A biweekly look at recent stories on anthropology and practicing anthropologists in the popular media
- Inside Higher Ed reported on the AAA’s annual business meeting, during which a resolution opposing the academic boycott of Israel was soundly defeated. The organization will continue to debate and discuss a possible boycott resolution. There are now statements both for and against the boycott, each with a growing number of signatories.
- An anthropologist talks about “ethical” finance and the average investor in The Guardian: “It is not the lack of motivation that is the barrier, but the lack of innovation” in financial products that might help consumers invest in sectors that are in line with their values.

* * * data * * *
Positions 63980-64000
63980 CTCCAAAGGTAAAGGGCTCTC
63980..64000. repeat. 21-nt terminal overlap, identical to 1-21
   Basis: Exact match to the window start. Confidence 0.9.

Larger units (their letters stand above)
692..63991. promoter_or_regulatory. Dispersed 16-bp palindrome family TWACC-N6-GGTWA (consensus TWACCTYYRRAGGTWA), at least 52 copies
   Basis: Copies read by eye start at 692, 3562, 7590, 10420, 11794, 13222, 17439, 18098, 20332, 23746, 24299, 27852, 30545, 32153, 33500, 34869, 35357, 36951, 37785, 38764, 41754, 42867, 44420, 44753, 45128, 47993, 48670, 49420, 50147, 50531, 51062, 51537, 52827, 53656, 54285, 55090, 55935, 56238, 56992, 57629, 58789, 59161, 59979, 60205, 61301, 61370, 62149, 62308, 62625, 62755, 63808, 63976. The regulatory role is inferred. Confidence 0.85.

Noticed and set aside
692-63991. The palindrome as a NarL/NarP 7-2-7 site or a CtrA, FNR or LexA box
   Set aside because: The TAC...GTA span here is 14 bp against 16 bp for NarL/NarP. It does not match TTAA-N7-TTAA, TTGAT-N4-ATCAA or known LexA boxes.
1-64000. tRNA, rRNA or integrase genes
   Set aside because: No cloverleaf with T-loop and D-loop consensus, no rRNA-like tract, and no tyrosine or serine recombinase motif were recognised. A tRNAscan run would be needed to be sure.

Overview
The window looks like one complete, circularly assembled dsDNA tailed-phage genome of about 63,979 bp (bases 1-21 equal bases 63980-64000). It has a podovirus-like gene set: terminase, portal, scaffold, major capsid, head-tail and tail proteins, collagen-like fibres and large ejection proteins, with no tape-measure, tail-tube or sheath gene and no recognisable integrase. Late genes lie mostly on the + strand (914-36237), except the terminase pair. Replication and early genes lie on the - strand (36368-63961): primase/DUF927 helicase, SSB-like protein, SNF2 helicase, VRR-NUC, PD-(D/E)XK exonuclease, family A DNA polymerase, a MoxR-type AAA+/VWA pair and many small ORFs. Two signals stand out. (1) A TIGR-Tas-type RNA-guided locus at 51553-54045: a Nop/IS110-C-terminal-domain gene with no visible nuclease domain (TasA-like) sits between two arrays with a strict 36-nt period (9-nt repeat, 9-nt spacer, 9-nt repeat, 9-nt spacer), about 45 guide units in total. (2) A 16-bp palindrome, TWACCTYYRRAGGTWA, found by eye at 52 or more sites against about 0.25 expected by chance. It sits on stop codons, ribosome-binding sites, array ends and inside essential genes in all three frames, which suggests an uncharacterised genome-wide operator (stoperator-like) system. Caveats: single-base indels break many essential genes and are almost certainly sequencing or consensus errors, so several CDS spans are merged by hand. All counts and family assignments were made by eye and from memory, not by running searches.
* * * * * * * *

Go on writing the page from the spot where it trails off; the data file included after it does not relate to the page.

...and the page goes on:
- Anthropologist Cameron Smith talks about interstellar flight, which is like a multigenerational road trip (are we there yet?), at Scientific American. While Hollywood most often depicts space travel as an adventure for singles, Smith sees its potential as a family project.
- We’ve read a lot about Ebola for the last several months. Anthropologists have had some time to assess the situation, and Business Week reports on the way anthropologists are helping stop Ebola from spreading by understanding burial practices and the process of grieving.
- Back at home, University of North Texas anthropologist Doug Henry talked to the Deseret News about fear and the American response to Ebola. He says, “Fear drives behavior, and it’s behavior that drives epidemics.”
- Ralph Nader gives thanks for social scientists via Counterpunch.